A highly flawed report that employs the mantle of global health to take aim at innovation and manufacturing was released today by a U.N. panel, representing a real missed opportunity to focus the world on collaborative and effective solutions that could make a substantial difference for real people facing access barriers.
It is a fact that millions of people around the world lack access to the most essential medicines. But since 95 percent of the essential medicines as defined by the World Health Organization (WHO) are off-patent, intellectual property rights are being used unfairly as a scapegoat. While wrongly focusing on its attack on innovative manufacturing, today’s report missed the opportunity to consider and provide recommendations for the myriad actual problems that are holding back the delivery of medicines in many parts of the world. As explained by the State Department in February, the U.N. High-Level Panel on Access to Medicines’ (UNHLP) mandate was “too narrow to address the many and often inter-related barriers to access to safe, effective and affordable medicines,” from infrastructure and human resources to WHO-identified national policies, such as trade and procurement rules that raise prices for consumers.
Instead, the UNHLP report makes multiple proposals to weaken key parts of the international trading and the innovation ecosystem to the detriment of innovative manufacturing, job creation and access problems around the world that require effective solutions. For example, the report takes direct aim at the World Trade Organization (WTO) Agreement on Trade-Related Aspects of Intellectual Property Rights (TRIPS), urging renegotiation to add new exceptions that allow for even broader use of compulsory licensing that TRIPS already authorizes for health emergencies. It even goes so far as to urge investigation of WTO members that seek to enforce basic intellectual property rights through long-established procedures and the existing agreement that has been ratified by more than 160 countries. The UNHLP does not stop there. It seeks to restrict a nation’s patentability of key medicines, thus discouraging innovation in those areas. It also goes after free trade agreements, calling for agreements like those long negotiated by the United States that include stronger protections than required under TRIPS provisions be “halted, reserved and banned.” The report also calls for other changes to trade agreements that would limit the ability of property owners to fair and nondiscriminatory treatment and neutral dispute settlement.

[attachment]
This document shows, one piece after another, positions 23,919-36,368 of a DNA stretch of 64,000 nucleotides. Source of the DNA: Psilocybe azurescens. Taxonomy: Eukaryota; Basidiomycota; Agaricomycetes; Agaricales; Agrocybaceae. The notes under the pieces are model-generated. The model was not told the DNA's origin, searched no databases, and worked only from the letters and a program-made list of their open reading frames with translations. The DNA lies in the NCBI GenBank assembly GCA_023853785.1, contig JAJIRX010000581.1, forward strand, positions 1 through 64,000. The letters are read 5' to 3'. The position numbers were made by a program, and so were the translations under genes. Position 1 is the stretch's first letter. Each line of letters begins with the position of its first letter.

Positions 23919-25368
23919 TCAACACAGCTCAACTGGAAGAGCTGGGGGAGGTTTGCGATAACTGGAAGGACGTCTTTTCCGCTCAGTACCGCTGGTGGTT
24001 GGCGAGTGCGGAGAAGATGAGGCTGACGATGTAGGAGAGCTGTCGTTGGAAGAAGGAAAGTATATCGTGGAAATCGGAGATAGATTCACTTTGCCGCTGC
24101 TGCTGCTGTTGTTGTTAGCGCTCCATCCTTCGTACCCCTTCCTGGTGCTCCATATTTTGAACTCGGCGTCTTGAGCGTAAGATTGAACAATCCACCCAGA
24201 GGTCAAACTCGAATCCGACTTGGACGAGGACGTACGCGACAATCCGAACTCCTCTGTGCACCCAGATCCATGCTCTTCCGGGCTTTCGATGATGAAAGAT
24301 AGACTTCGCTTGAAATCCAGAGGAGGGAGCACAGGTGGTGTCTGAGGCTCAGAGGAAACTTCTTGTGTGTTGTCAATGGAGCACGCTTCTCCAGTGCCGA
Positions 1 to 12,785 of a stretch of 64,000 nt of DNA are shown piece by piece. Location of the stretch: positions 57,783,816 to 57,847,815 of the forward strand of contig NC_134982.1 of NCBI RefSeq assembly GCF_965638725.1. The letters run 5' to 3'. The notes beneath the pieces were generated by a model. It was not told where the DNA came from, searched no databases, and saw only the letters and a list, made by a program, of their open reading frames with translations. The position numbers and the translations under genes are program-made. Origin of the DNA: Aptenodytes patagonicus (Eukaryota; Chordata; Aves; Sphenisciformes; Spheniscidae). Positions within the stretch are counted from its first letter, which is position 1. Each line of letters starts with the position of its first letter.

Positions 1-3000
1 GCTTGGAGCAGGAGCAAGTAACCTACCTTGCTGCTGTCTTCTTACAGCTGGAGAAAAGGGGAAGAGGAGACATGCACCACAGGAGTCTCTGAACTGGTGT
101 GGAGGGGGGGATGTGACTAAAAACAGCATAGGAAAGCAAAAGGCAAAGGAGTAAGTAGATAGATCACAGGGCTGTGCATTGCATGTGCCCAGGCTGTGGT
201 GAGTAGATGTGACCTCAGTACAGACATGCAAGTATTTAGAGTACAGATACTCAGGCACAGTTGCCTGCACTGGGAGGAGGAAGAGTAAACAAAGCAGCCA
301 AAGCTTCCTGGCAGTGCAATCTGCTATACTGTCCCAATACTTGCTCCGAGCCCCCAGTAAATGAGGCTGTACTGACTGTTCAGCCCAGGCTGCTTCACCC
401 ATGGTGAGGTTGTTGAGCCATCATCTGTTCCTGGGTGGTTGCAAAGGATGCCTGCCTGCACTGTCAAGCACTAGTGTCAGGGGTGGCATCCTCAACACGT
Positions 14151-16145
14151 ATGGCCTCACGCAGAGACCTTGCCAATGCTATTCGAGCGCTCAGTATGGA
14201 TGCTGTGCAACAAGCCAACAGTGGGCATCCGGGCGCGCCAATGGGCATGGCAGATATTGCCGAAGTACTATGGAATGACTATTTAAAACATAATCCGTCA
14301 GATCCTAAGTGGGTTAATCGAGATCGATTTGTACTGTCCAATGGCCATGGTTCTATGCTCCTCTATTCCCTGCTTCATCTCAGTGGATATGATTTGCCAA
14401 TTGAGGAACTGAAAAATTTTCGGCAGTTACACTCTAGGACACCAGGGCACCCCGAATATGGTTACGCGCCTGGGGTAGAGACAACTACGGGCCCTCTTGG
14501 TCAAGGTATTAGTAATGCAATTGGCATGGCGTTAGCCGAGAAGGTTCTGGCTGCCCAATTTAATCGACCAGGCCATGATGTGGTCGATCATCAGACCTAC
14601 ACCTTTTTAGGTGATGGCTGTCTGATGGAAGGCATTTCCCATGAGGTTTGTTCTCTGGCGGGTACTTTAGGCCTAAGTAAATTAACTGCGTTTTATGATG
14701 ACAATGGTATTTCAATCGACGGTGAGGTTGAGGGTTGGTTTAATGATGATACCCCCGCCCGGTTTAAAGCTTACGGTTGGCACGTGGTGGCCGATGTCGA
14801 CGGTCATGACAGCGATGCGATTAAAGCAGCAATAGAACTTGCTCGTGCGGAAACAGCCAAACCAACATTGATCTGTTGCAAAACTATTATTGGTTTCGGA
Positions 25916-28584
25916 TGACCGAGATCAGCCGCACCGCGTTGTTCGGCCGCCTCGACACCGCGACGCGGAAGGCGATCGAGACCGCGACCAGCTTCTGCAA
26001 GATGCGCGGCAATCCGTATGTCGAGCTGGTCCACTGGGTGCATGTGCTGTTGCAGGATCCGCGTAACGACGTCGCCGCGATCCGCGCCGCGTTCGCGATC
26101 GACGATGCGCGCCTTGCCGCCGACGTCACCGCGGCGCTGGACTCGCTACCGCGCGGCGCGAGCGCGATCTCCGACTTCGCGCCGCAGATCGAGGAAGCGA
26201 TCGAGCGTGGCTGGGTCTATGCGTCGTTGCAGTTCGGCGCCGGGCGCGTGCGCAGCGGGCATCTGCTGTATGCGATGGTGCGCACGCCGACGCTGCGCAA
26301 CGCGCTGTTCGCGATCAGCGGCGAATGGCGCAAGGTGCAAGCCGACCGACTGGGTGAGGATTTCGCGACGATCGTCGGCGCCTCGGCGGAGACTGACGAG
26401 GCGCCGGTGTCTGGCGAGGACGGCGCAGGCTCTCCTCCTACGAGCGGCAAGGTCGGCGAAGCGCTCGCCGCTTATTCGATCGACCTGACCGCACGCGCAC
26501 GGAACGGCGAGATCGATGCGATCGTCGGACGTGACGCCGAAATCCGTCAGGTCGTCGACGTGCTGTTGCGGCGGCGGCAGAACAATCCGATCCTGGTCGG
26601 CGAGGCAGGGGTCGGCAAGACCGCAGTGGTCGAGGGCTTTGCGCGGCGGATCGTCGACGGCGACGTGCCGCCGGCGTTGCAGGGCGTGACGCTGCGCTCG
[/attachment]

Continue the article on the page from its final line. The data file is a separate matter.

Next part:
These and many other UNHLP proposals represent a major threat to America’s innovative manufacturing sector and the millions of jobs it supports. Manufacturing in the United States has long relied upon the strong protection and enforcement of intellectual property rights to spur growth and innovation and create highly skilled and good-paying jobs. Indeed, the U.S. intellectual property rights system and longstanding intellectual property rules agreed to by more than 160 countries as part of WTO and World Intellectual Property Organization agreements and treaties provide powerful incentives for the creation of solutions to many global challenges, from developing new, clean water technologies and improving energy efficiency to delivering the next generation of lifesaving health medications and detection technologies. America’s strong innovation culture, which has had intellectual property rights protections at its core since our nation’s founding, has propelled manufacturing in the United States to be a solutions leader. Today’s report not only could lead to a weakening of health care innovation, but may also be used as a template to undermine innovation in every major manufacturing sector to the detriment of American jobs and our communities.
Today’s lose–lose UNHLP report represents a serious failure of the U.N. system and moves the world no closer at all to addressing the serious issues faced by millions around the world, while undermining the very innovation and jobs that are part of the solution. The NAM and our manufacturing members urge the U.S. government and all others that care about manufacturing and the promotion of innovative manufacturing sectors that can create solutions to major global challenges to condemn the report and work to prevent its further adoption and use in either multilateral or bilateral forums. As well, it should immediately prompt a serious review by the U.S. and other governments of the factors that allowed this flawed process to move forward in the first place so that this type of slanted and anti-manufacturing approach does not happen again.
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